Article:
On March 10th, the Federal Aviation Administration (FAA) granted permission to Boeing to recommence its delivery of the highly in-demand Boeing 787 Dreamliner, which had been halted for the third time in three years as of January 26th. According to Reuters, the weeks-long delivery stoppage was due to an “analysis error by [a] supplier” linked to a component of the fuselage. However, Boeing has stated that this issue does not pose any safety concerns.
Boeing has previously suspended deliveries of the 787. In 2019, production issues emerged when the company’s engineers identified minute gaps in the plane’s fuselage, resulting in eight Dreamliners being grounded. This problem led to an FAA inquiry, which temporarily halted deliveries in October of 2020. Deliveries resumed only in March 2021, and Boeing dispatched a total of 14 Dreamliners by May of the same year.
The FAA has halted Boeing’s delivery of the highly coveted Boeing 787 Dreamliner once again, this time for a record-breaking 15 months until August 2022, due to fresh production issues and concerns over the aircraft’s inspection method. As a result, the total number of jets that couldn’t be delivered was 120, valued at $25 billion.
Henry Harteveldt, a travel analyst and president of Atmosphere Research Group, expressed concerns about Boeing’s ability to deliver aircraft on time, which could prompt airlines to consider a competing plane instead, such as the Airbus A350. The delay is problematic for airlines as they build their schedules and business plans around expected aircraft deliveries, and delays that last several months can have significant impacts.
American Airlines was reportedly forced to cancel its Philadelphia to Madrid route due to the lack of necessary 787s, and it had to cancel several international flights for the same reason last year. Despite this, Boeing has stated that it does not anticipate any changes to its production and delivery outlook for the year.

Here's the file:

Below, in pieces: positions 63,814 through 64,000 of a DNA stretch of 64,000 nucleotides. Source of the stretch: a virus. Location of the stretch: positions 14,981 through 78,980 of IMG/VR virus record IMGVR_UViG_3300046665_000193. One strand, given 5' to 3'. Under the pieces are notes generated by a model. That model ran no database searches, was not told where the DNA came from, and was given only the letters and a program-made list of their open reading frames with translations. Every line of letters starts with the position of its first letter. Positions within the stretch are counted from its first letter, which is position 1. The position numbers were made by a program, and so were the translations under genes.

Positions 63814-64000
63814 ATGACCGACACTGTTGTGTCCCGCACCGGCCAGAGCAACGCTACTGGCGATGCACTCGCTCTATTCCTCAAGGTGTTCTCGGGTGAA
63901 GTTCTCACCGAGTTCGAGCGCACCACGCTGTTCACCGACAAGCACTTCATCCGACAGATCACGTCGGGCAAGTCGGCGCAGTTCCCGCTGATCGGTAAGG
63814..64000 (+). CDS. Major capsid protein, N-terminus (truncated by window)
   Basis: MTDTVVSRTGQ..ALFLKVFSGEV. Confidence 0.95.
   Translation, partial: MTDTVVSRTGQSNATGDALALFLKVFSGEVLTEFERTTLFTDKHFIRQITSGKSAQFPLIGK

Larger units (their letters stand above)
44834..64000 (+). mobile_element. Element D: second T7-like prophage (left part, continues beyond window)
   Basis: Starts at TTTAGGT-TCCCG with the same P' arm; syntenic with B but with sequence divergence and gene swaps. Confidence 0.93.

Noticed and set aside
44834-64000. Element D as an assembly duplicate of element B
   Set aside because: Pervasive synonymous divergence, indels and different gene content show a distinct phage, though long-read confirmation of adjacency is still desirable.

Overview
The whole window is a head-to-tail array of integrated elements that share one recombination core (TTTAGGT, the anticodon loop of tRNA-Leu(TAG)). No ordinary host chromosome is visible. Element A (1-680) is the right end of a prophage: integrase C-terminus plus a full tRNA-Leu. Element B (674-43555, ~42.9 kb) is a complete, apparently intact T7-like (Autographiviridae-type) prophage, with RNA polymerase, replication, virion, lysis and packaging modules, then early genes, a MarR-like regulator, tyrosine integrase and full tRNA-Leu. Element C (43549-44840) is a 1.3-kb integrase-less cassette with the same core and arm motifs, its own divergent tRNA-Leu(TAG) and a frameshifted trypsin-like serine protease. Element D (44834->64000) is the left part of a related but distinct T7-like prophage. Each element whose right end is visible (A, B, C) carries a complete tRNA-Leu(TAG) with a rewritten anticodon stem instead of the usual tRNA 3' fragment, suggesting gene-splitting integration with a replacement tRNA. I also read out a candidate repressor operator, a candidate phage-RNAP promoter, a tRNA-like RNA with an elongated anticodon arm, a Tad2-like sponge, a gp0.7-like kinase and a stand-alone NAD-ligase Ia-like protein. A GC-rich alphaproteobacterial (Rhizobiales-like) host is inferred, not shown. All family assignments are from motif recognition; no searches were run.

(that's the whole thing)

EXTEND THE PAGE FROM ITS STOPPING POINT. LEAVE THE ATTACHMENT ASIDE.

Despite the latest halt in deliveries, the demand for the Dreamliner remains high, with the planemaker receiving about 200 orders for Dreamliner aircraft in the past four months alone. This includes 100 orders from United Airlines, 20 from Air India, and 78 from two Saudi Arabian carriers in a deal worth $37 billion. Boeing CEO Dave Calhoun stated in mid-March that the demand for 787s is the “biggest I’ve ever seen.”
Henry Harteveldt spoke about the popularity of the Boeing 787 due to its fuel efficiency, versatility, and passenger comfort. The aircraft is capable of operating ultra-long-haul flights, and its three different sizes (small, medium, and large) make it ideal for airlines with different needs.
Boeing plans to increase production to 10 jets per month by 2026, with the order book filling up quickly. However, outside factors could slow down production, such as the many contractors and subcontractors involved in producing the aircraft’s components.
Richard Aboulafia, managing director of aviation consulting firm AeroDynamic Advisory, believes the FAA’s strict response to the Dreamliner issues goes back to the 737 MAX tragedies of 2018 and 2019. These incidents resulted in the worldwide grounding of the plane and caused 346 fatalities. The FAA has since taken over the responsibility of determining if a new individual MAX or Dreamliner jet is airworthy.